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Deriving equaions for harmonic oscillations

  1. Nov 25, 2009 #1
    1. The problem statement, all variables and given/known data
    Suppose a particle of mass 0.240 kg acted on by a spring undergoes simple harmonic
    motion. We observe that the particle oscillates between x = 0.200 m and x = - 0.200 m
    and that the period of the oscillation is 1.20 s. At time t = 0, the particle is at x = 0 and
    has positive vx.
    (a) Beginning with whatever general harmonic solution you prefer to use, derive
    equations for x(t), vx(t), and ax(t). The only symbols your results may contain are ω and t.
    Be sure to use SI units and include units in your results.
    (b) Calculate the angular frequency of the oscillation and the spring constant of the
    spring.
    (c) At what time will the mass reach x = -0.100 m? Calculate vx at that time.
    (d) Derive equations for K(t) and U(t). The only symbols your results may contain are ω
    and t. Be sure to use SI units and include units in your results.
    (e) What is the total energy of the motion?


    2. Relevant equations
    a.) I was thinking I could use the (d^2y)/(dt) + (k/m)y=0
    Thats the harmonic oscillator differential equation.

    d.) The total energy is governed by how much the spring is initially compressed or stretched right? So Ui + Ki = Uf + Kf?


    3. The attempt at a solution
    Can I derive the three equations by integrating the harmonic oscillator diff eq?
    I think I'm sure I can get b. and c. once I can get these derived. When it asks to use any of the general solutions, is that referring to the equations using cosine and sine functions and phi?
     
  2. jcsd
  3. Nov 25, 2009 #2

    rock.freak667

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    Homework Helper

    yes solve

    [tex]\frac{d^2x}{dt^2}+\frac{k}{m}y=0[/tex]

    and find x(t)
     
  4. Nov 25, 2009 #3
    So I use the equation [tex]\frac{d^2x}{dt^2}+\frac{k}{m}y=0[/tex] ? I thought the y should be an x or the x should be a y, as in the same.

    well isn't that the acceleration equation?

    So I integrate to get V(t). which would be [tex]\frac{dx}{dt}+\frac{kxt}{m}[/tex] if they are the same variable ya? Because I dont know what y is supposed to be in that other one.

    And then to get position vector, I integrate [tex]\frac{dx}{dt}+\frac{kxt}{m}[/tex]

    And get [tex]x+\frac{kxt^2}{2m}[/tex]


    Or V(t)=[tex]-\frac{kxt}{m}[/tex]


    and X(t)=[tex]-\frac{kxt^2}{2m}[/tex] ?

    But I can only use omega and t.

    So instead of [tex]\frac{k}{m}[/tex] should i just use [tex]\omega^2[/tex] which would be a constant?
     
    Last edited: Nov 25, 2009
  5. Nov 25, 2009 #4

    rock.freak667

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    Sorry, it should be d2x/dt2+(k/m)x=0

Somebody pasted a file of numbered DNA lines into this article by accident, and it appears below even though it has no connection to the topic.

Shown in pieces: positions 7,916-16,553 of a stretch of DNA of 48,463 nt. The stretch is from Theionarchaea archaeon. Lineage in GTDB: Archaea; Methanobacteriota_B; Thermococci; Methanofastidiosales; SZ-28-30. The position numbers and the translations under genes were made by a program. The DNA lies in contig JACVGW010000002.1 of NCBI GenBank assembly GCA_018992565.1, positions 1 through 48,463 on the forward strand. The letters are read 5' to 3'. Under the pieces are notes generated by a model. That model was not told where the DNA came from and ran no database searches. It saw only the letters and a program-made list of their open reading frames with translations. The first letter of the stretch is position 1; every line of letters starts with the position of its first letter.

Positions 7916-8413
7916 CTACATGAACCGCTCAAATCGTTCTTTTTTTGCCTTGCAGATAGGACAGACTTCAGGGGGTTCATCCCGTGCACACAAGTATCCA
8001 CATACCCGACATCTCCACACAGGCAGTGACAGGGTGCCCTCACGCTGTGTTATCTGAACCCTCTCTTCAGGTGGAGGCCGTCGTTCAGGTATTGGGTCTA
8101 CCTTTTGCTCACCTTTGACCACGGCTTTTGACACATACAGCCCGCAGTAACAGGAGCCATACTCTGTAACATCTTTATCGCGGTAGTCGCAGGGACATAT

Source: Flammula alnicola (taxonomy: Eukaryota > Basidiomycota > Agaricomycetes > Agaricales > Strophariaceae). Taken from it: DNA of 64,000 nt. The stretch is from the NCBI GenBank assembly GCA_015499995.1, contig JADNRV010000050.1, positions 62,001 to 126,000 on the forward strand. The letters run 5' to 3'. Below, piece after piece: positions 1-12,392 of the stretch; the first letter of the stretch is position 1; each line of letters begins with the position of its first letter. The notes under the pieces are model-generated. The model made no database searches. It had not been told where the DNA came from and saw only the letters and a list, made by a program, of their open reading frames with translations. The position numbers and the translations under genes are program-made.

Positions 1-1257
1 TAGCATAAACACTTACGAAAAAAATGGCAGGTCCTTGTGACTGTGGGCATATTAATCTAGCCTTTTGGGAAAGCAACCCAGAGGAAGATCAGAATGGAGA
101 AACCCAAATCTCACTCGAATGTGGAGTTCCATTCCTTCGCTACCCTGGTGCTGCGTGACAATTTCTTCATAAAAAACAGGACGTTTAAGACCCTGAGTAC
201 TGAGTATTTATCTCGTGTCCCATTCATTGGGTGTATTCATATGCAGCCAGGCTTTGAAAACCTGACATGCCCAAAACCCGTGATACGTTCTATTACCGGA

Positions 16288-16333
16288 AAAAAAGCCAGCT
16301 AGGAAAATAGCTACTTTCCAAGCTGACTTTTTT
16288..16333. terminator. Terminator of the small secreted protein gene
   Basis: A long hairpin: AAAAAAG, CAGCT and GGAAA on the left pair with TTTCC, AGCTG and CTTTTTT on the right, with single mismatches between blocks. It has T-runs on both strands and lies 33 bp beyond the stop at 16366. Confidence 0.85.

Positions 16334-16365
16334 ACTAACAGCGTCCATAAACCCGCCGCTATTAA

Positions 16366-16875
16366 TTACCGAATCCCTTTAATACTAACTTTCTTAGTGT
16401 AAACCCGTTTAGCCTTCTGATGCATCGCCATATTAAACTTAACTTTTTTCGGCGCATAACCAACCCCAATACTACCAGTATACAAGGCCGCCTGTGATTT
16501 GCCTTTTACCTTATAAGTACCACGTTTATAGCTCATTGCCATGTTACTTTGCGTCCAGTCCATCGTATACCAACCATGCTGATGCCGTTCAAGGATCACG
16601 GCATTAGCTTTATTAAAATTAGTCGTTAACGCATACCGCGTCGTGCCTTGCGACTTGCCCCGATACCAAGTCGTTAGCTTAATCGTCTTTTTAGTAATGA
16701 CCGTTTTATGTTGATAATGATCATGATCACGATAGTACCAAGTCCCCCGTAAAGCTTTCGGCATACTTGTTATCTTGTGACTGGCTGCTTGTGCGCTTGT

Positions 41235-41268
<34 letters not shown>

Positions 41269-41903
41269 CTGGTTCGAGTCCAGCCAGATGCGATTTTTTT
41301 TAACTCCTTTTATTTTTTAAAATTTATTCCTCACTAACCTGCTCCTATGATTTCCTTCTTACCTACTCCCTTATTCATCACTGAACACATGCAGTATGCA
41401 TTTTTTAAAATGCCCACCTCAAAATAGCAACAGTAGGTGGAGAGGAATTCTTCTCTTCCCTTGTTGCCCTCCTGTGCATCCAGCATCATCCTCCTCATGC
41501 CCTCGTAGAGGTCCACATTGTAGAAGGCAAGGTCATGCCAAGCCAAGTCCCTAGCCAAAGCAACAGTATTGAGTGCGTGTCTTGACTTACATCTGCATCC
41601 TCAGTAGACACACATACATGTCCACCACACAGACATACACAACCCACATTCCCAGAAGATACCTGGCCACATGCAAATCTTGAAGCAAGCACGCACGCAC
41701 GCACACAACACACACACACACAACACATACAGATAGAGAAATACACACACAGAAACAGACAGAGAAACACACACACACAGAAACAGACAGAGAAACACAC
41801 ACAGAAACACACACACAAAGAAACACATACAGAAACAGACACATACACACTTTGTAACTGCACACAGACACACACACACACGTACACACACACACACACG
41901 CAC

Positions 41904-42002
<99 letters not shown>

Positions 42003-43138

Do you know how to solve a 2nd order ODE with constant coefficients?
     
  6. Nov 25, 2009 #5
    No I don't. We have only begun 1st order linear in Calc 2. Are my integrals wrong?
     
  7. Nov 25, 2009 #6

    ehild

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    Gold Member

    You do not need to solve any differential equations. It is given that the particle undergoes simple harmonic motion. You certainly have learnt that simple harmonic motion means that the displacement of the particle along a line is a sinusoidal function of time. The particle moves along the x axis now, so this function is of the form

    [tex] x(t) = A sin (\omega t + \phi) [/tex].

    You have to find the amplitude, A, the angular frequency, omega, and the phase constant, phi from the given data.

    ehild
     
  8. Nov 25, 2009 #7
    So I can start with that? I just get confused because it says to derive x(t), v(t), a(t) starting from any general harmonic solution. Is what you posted a general harmonic solution for the position as a function of time? So I only have to derive two equations, v(t) and a(t) which would be the first and second derivatives, respectively, of the posted equation?
     
  9. Nov 25, 2009 #8

    ehild

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    The form of solution is given. "Beginning with whatever general harmonic solution you prefer to use" means that you can start either with sine or with a cosine function or with their combination.
    The first task is to find the amplitude, angular frequency and phase constant.

    At t=0, the particle is at x=0 and the derivative of x(t) ( the velocity) is positive. So what is the phase constant?
    The period is given. Get the angular frequency.
    The maximum displacement from equilibrium is 0.2 m, What is the amplitude of the oscillation?
    And yes, the velocity is the first derivative of the x(t) function and the acceleration is the second derivative with respect to time. Give all three functions, with the appropriate numerical data.

    ehild
     
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